any African countries are on the verge of breaking through like the Asian tiger economies did some years back. countries in Africa are on the verge of breaking through in the same way that the tiger economies in Asia broke through some decades ago. Countries like Angola have been seeing ten per cent growth every year for a decade. So I am optimistic for the long term, but in the short term of course there are big problems, both political and social. The solutions need to come from Africa, and Africans really are quite capable of finding solutions. Thirty years from now things will be completely different, and countries like Botswana, Rwanda, Uganda, Tanzania, Benin, Senegal and Angola should be doing quite well. Maybe also Burundi, Ethiopia, Kenya and Zimbabwe, if the political situation stabilizes. The RDC, Somalia and Sudan are very problematic and great political and social changes are needed to guarantee their development. You have also worked a lot with gender-related issues, how do you feel about the role of women in Finland? As a women in Finland you can feel that there are no limits to what you can achieve. Many of these things are taken for granted. We have a generation of boys who have only seen a female president. But we see that there are not so many women as directors and in leading positions in the private sector. We have a very divided labour market, where in some jobs you only have women and in others only men. Violence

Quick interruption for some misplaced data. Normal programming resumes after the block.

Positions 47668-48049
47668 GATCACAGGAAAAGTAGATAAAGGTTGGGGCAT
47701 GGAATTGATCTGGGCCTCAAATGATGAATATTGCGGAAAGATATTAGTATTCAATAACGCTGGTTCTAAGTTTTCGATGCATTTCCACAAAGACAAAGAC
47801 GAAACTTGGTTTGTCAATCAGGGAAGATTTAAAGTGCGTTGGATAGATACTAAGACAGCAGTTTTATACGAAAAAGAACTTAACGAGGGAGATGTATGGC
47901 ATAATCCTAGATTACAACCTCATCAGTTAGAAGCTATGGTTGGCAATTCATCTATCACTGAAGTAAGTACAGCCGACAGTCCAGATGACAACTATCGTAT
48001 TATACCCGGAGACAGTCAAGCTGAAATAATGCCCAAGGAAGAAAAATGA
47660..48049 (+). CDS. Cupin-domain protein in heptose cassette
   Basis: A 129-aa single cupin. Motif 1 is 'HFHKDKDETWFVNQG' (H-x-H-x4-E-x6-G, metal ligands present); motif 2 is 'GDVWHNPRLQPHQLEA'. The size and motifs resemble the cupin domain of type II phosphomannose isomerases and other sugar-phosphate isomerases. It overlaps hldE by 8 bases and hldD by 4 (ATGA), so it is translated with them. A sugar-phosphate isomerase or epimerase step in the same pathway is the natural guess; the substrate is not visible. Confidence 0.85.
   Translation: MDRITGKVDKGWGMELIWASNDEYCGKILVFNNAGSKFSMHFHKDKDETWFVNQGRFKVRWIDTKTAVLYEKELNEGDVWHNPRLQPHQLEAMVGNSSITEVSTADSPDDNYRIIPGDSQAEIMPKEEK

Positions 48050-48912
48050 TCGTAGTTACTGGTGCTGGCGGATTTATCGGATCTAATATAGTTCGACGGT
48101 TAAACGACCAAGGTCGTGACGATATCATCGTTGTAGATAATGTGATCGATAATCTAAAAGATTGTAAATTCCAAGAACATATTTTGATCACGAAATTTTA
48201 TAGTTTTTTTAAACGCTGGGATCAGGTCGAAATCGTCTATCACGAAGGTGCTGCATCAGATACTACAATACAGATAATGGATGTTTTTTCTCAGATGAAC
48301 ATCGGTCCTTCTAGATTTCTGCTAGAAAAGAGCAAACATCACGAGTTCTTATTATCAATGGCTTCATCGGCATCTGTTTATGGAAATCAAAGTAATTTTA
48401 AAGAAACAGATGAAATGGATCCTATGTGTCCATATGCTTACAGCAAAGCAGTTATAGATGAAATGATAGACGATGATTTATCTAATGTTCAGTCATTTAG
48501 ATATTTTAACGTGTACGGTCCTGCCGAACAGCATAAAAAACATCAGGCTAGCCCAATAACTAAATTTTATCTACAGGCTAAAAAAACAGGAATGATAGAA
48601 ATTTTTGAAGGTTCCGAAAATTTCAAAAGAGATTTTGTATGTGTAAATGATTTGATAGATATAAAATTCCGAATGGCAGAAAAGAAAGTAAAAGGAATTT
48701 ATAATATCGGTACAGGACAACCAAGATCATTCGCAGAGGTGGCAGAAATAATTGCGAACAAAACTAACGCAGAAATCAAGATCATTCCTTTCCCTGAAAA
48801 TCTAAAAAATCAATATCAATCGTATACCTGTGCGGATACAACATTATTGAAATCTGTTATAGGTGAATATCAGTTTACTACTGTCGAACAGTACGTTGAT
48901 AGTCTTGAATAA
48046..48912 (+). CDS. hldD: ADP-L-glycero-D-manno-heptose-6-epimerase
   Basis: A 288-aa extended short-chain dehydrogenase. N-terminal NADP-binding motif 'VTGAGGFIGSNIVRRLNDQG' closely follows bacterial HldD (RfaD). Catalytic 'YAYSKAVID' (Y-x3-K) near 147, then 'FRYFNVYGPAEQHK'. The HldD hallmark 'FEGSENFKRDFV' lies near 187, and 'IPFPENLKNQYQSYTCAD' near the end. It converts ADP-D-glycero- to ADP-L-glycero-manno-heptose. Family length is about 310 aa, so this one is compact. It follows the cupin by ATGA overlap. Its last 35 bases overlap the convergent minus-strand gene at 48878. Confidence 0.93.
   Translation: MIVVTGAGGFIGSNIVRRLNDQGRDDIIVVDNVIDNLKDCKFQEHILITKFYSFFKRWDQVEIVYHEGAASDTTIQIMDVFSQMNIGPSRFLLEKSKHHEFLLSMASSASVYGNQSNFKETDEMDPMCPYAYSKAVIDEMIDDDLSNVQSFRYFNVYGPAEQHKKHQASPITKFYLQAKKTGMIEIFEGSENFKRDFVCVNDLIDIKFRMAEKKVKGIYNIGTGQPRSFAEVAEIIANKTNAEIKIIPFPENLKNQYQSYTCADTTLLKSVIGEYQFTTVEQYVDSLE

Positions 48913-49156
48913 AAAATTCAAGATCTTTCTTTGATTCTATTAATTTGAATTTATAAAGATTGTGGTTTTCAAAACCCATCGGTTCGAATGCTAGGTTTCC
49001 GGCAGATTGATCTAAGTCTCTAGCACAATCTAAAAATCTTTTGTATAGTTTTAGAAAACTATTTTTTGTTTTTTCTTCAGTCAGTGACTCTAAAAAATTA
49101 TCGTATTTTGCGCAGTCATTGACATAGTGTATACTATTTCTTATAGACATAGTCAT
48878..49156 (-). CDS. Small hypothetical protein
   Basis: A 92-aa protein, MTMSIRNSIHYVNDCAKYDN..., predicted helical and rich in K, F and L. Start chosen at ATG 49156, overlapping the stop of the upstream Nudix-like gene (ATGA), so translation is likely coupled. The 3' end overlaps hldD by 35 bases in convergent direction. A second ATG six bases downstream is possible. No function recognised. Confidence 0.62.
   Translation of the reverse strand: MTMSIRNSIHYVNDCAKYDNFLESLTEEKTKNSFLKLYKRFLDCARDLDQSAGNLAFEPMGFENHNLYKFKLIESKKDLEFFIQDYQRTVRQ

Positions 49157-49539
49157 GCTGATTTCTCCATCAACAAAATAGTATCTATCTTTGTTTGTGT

against women is still a big problem in Finland, often linked to excessive alcohol consumption. Then again, as a working woman, it’s sometimes easier to be a woman in Africa. Any professional person working in the developing world can afford home help, for instance, like here in the 1960s and 70s. Here in Finland as a working woman you usually have to do our own cleaning and cooking! There have been concerns raised about the crime rate among immigrants in Finland. What’s your view on this? With immigration you get all kinds of people, and relatively speaking young men are overrepresented. And of course young men generally commit most of the certain types of crimes anywhere. If you compare crimes committed by young immigrant men with the corresponding age group in Finland, the difference in crime rates isn’t so big. But on the other hand you can’t deny that there is also rootlessness amongst immigrants and a lack of social networks. In Africa or Asia they’d have extended families, uncles and grandmothers to turn to, but here they can be quite alone. Migration is never a simple thing. We should not forget that Finns were overrepresented in Swedish crimes statistics as recently as the 1980s, although they shared the skin colour, religion and to a large extent the culture of their host